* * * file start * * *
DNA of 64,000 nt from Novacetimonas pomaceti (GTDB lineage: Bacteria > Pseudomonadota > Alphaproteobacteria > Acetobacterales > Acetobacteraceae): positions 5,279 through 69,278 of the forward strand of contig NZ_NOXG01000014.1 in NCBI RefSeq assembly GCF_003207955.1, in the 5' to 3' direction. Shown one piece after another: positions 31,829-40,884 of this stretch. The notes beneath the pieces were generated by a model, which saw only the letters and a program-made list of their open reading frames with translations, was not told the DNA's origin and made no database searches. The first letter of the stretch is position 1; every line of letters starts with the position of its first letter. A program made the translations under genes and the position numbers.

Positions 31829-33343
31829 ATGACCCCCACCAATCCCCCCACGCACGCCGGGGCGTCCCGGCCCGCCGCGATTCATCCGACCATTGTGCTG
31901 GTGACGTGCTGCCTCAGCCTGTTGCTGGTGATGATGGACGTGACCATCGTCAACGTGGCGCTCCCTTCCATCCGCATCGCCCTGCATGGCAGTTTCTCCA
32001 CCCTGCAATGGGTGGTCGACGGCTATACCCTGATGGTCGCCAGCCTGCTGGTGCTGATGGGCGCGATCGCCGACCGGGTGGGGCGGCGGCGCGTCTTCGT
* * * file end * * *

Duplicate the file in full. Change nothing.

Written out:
DNA of 64,000 nt from Novacetimonas pomaceti (GTDB lineage: Bacteria > Pseudomonadota > Alphaproteobacteria > Acetobacterales > Acetobacteraceae): positions 5,279 through 69,278 of the forward strand of contig NZ_NOXG01000014.1 in NCBI RefSeq assembly GCF_003207955.1, in the 5' to 3' direction. Shown one piece after another: positions 31,829-40,884 of this stretch. The notes beneath the pieces were generated by a model, which saw only the letters and a program-made list of their open reading frames with translations, was not told the DNA's origin and made no database searches. The first letter of the stretch is position 1; every line of letters starts with the position of its first letter. A program made the translations under genes and the position numbers.

Positions 31829-33343
31829 ATGACCCCCACCAATCCCCCCACGCACGCCGGGGCGTCCCGGCCCGCCGCGATTCATCCGACCATTGTGCTG
31901 GTGACGTGCTGCCTCAGCCTGTTGCTGGTGATGATGGACGTGACCATCGTCAACGTGGCGCTCCCTTCCATCCGCATCGCCCTGCATGGCAGTTTCTCCA
32001 CCCTGCAATGGGTGGTCGACGGCTATACCCTGATGGTCGCCAGCCTGCTGGTGCTGATGGGCGCGATCGCCGACCGGGTGGGGCGGCGGCGCGTCTTCGT